REPUBLIC OF NAMIBIA
HIGH COURT OF NAMIBIA MAIN DIVISION, WINDHOEK
Case no: CC 24/2019
In the matter between:
FRANS ABRAHAM ACCUSED
Neutral citation: S v Abraham (CC 24/2019)  NAHCMD 233 (18 June 2020)
Coram: USIKU J
Heard: 16 June 2020
Delivered: 18 June 2020
The evidence which the State intends to lead through the investigating officer Sogaib with regard to the oral conversation between him and the accused are ruled admissible.
 The background to this matter is that during the evening of 31 December 2018 and the 1st of January 2019, an incident occurred on farm Spes Bona in the district of Maltahohe in the Hardap Region.
 As a result of the said incident, a formal report was made to the police and the victim was transported to Maltahohe and then to the Mariental State Hospital where she succumbed to her injuries on 2 January 2019.
 It is common cause that the accused person was arrested and charged with the crime of murder on the first count and attempted murder in respect of the second count to which he pleaded not guilty.
 The State proceeded to lead evidence of four State witnesses who basically testified about the events that transpired on the farm. The fifth State witness was the investigating officer Detective Warrant Officer Sogaib.
 In his testimony, the investigating officer informed the Court that he knew the accused person from Maltahohe and that he came to know him during his investigations of the murder and attempted murder charges.
 On 2 January 2019, he took in the accused person because he suspected him to have been involved in the stabbing of the deceased. He had earlier on received information that the deceased had succumbed to her injuries on the same date.
 According to him, Mr Boois who testified earlier before him, had related to him how he had visited the scene and saw the victim who laid on the ground and observed two wounds on the victim, one on the left arm and the other one on the abdomen which appear to be a serious wound.
 Based on this information, he took in the accused person and informed him that he was being regarded as a suspect. He proceeded to inform the accused about his legal rights which are, enter alia, the right to be legally represented by a lawyer of his own choice, also that the accused had a right to apply for a legal aid lawyer if he had no means to pay for a private lawyer. He also explained the accused’s right to remain silent.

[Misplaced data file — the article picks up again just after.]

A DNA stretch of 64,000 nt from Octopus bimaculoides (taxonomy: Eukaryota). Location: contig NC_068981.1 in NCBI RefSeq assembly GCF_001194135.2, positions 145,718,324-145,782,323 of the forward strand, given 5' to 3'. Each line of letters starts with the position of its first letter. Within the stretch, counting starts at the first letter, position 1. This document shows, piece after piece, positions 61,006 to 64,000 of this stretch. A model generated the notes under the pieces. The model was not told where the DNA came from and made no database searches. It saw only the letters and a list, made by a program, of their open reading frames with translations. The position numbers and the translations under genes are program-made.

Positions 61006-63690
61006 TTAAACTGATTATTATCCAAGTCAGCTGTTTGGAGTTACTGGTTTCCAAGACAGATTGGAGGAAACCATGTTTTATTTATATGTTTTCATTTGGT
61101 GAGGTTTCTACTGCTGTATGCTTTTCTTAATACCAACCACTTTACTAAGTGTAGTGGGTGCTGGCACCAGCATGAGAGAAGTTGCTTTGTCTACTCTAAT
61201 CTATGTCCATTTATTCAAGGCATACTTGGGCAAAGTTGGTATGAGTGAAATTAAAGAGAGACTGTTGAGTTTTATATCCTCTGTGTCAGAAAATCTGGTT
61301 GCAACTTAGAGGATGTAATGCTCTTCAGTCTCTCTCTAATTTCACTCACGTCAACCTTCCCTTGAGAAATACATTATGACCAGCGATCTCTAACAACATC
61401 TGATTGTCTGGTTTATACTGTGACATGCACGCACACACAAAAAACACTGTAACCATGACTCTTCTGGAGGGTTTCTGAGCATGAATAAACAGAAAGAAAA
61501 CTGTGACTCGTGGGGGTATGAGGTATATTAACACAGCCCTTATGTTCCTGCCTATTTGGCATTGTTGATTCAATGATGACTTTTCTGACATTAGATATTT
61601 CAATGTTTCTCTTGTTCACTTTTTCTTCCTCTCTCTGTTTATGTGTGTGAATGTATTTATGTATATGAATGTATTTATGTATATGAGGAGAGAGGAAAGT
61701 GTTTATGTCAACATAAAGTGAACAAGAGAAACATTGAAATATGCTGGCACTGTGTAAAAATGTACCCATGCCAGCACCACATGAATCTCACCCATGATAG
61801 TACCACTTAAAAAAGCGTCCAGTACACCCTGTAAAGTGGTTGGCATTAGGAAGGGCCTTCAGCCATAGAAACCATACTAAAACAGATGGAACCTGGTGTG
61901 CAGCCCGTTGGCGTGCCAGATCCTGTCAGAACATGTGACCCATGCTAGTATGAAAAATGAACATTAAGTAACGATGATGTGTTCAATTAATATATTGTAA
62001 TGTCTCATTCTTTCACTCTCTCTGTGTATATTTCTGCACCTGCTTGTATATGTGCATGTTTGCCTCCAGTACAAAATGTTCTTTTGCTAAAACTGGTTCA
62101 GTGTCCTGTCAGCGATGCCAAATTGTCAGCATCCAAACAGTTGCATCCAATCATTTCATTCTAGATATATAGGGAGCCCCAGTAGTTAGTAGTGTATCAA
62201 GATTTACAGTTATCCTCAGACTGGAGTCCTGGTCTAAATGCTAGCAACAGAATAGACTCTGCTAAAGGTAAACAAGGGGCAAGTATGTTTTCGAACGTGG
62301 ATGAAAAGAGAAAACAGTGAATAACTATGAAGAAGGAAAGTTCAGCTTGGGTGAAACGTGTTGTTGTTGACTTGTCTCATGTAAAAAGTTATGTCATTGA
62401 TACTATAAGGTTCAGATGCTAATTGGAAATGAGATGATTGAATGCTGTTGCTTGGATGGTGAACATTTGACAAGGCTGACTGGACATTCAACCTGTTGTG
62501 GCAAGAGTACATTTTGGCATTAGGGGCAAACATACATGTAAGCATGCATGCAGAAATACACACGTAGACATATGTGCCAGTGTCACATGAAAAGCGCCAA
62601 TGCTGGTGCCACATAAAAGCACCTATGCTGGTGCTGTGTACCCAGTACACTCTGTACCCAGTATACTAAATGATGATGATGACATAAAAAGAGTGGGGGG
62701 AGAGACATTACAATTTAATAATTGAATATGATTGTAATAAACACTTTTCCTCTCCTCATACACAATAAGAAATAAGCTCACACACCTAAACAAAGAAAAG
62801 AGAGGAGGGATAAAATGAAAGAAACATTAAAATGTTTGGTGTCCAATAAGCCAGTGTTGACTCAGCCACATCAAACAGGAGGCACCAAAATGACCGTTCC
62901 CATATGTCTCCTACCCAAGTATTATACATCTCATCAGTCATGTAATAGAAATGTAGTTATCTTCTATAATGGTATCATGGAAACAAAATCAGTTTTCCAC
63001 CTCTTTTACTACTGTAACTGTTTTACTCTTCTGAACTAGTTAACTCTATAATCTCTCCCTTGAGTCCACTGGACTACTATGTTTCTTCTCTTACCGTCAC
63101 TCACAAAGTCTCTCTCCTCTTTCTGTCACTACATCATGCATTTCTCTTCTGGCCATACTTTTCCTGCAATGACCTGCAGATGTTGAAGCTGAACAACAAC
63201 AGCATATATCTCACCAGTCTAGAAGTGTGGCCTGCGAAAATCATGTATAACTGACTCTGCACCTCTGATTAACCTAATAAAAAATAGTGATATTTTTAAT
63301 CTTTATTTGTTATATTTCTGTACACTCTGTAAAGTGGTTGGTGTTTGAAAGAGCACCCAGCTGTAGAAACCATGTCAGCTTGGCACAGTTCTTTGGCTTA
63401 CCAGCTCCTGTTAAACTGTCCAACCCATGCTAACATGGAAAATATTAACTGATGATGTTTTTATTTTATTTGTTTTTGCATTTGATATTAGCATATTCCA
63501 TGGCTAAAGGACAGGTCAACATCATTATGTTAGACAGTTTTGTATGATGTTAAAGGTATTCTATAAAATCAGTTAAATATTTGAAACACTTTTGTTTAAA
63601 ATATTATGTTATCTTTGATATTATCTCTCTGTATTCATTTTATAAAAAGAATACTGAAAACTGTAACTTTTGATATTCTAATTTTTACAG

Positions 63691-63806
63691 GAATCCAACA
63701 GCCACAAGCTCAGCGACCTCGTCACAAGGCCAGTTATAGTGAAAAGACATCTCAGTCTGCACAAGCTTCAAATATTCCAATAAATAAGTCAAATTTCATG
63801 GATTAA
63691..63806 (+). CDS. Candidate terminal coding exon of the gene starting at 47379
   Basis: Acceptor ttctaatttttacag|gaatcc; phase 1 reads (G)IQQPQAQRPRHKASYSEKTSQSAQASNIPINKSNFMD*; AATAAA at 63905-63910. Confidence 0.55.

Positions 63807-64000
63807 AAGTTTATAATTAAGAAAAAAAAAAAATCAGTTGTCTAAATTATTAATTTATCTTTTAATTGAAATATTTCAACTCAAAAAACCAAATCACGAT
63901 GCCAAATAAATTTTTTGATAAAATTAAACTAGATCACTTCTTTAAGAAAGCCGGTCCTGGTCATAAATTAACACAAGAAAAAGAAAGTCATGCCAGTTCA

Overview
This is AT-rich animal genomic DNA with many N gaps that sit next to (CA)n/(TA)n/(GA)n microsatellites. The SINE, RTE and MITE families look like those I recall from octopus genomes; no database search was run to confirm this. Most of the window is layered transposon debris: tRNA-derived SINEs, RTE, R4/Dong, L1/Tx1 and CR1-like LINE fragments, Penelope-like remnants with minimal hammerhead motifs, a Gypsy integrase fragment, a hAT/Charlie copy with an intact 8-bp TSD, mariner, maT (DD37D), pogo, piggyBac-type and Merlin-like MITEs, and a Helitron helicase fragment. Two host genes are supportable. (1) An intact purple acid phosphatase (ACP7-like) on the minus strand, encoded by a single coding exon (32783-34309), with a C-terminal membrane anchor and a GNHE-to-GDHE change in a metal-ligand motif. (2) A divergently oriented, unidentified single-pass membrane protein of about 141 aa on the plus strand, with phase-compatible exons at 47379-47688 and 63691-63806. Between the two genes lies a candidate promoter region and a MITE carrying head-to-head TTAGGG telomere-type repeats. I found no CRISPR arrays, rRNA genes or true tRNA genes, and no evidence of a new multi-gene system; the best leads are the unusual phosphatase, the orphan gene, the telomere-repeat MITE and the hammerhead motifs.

It was at this point in time when the defence raised an objection to the effect that the investigating officer did not properly explain the accused’s legal rights, taking issues with the manner in which the investigating officer conducted the interview after the accused had made an option to apply for legal aid.
 It is common cause that the accused opted to remain silent after the State had led the evidence regarding the issue of the rights having been explained to the accused. Thus, what is before Court is the evidence of the investigating officer that the rights were indeed explained.
 The defence submitted that once the accused had indicated that he wished to apply for legal aid, the investigating officer could not have proceeded with the interview, which in my view is the correct approach. It must be noted that what the Court is being asked to determine is the admissibility and contents of the oral statement made to the investigating officer. That would mean that whatever interview took place between the accused and the investigating officer was never reduced into writing. Which further means that there was no warning statement taken from the accused person. It is therefore impossible to prove how such rights were explained in the absence of a written warning statement having been obtained from the accused and vise versa.
 Furthermore, the accused opted to remain silent and as such, the evidence adduced by the State remained uncontroverted.
 It is trite law that, an accused has a constitutional right to remain silent at different stages of a Criminal Prosecution. However, the fact that an accused person is under no obligation to testify, does not mean that there are no consequences attaching to the decision to remain silent. In casu, it was the accused who alleged that his rights were infringed because the investigating officer proceeded to interview him without fully and properly explaining his rights.
 In my view, evidence presented by the investigating officer is calling for an answer and when the accused chooses to remain silent in the face of such evidence, this court could as well be entitled to conclude that accused’s rights were indeed explained in the absence of any other evidence.
 Accordingly, the evidence which the State intends to lead through the investigating officer Sogaib with regard to the oral conversation between him and the accused are ruled admissible.
D N USIKU
STATE: I M Malumani
Office of the Prosecutor-General
ACCUSED: M Engelbrecht
Instructed by Directorate of Legal Aid